• 2021-12 data reflects black students with disabilities make up only 19% of all the disabled student population yet comprise more than 50% of the disabled population in incarceration facilities.
  • 70% of incarnated individuals have not completed high school. 
  • 75% of youths (<18 yo) sentenced to adult prison have not completed 10th grade.
  • Nearly half of all students sent to juvenile facilities have poor academic performance.
    • Marginally literate
    • Illiterate
    • History of academic failure
  • Black youth make up 15% of the juvenile population and 40% of the confined youth; white youth make up 56% of the juvenile population yet only 30% of confined youth.
  • 24.5 % of SRO programs were initiated simply due to the administrator’s perception of school violence on social media and not due to factual criminal activity. 
    • 23.5% rowdiness and vandalism primary reason for SRO assignment
  • 2015-16 over 82,000 SROs placed in 43% of U.S. schools.
    • Students are 5 times more likely to be charged with disorderly conduct in schools with SROs.
    • Baltimore City Public Schools spent $7 million of the school budget on school police compared to counseling and guidance which received $270,000.
    • Philadelphia County, Pennsylvania:  school arrests rose 34 percent in three years from 1999.
    • Houston, Texas, school police arrested 4,002 students; nearly half of these arrests were for minor offenses, such as “disruption” or “disorderly conduct”.
  • Implicit bias by SROs influence engagement and discipline:
    • A survey of 130 SROs in Kentucky found that >50% agree that students with disabilities account for many schools’ behavioral issues.
    • 84.8% of SROs believe that special education students use this status to avoid responsibility and accountability.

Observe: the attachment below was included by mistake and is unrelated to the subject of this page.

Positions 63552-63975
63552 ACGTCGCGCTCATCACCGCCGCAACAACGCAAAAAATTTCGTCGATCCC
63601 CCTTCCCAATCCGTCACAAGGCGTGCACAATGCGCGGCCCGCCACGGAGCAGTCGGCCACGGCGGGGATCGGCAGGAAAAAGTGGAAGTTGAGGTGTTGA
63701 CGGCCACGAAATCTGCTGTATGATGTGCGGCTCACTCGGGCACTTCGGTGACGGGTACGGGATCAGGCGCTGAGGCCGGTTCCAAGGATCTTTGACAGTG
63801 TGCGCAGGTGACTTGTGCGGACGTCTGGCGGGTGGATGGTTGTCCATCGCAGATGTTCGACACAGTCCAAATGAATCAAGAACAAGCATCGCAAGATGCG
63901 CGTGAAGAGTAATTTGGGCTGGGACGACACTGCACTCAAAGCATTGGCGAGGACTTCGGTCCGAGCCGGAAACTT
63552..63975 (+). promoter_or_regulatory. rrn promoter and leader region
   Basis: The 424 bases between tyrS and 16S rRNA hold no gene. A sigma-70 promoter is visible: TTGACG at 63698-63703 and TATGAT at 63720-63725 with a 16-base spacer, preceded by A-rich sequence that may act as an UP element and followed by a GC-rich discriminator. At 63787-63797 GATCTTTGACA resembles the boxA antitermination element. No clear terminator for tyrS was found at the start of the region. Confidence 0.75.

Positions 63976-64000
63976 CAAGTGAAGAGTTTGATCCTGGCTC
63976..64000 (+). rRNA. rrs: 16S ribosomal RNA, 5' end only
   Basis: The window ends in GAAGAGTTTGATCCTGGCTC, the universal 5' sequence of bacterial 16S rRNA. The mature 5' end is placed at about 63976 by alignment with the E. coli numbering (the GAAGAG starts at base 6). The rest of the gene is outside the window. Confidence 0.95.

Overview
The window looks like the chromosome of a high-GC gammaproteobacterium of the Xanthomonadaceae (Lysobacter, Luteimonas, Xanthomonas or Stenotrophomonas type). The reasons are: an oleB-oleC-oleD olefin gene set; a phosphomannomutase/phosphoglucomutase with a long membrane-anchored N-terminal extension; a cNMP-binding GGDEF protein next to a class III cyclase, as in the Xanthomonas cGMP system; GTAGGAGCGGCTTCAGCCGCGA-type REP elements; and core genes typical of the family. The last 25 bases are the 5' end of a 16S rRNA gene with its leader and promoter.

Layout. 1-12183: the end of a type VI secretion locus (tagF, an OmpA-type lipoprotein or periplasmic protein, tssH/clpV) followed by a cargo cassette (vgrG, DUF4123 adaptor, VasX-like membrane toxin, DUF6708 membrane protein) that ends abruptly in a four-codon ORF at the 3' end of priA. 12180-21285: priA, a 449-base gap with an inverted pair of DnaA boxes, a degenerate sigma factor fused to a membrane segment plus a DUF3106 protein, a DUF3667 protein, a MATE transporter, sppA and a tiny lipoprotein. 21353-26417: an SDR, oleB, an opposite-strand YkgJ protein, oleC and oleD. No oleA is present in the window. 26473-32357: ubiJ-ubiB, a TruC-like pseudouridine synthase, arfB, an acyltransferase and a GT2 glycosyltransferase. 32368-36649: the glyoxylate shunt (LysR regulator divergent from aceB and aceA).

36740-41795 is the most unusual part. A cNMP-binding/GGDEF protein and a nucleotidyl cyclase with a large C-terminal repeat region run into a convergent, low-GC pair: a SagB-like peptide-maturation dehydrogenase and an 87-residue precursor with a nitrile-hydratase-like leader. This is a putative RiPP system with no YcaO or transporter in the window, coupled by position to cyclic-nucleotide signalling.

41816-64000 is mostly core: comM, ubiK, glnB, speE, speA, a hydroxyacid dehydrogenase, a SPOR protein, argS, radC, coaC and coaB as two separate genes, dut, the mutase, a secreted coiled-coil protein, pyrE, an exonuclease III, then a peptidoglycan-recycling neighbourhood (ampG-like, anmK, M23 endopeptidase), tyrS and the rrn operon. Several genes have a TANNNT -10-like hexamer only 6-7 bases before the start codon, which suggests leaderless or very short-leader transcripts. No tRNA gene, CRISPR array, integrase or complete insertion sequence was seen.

• In 2011–12, 75% of students who were subjected to physical restraint were students with disabilities served by IDEA.
    • 36% of mechanical restraints were executed on black students with disabilities yet only comprise of 19% this population.
  • 2015–16, students with disabilities (as a whole) served by IDEA represent 12 percent of all students, but 71 percent and 66 percent of students subject to restraint or seclusion, respectively
  • Under the Trump administration OCR narrowed the focus of investigations on those allegations involving race discrimination and school discipline. 
    • Per Eve Hill: “As a result of that, each parent of each child subjected to discriminatory discipline will have to challenge it themselves. . . And ironically, this may result in more litigation because systemic solutions will not be on the table to stop future incidents.”
    • ProPublica released an internal memo from the Education Department by a Devos’ top official in June 2017 in which investigators were told “to limit proactive civil rights probes rather than expanding them to identify systemic patterns.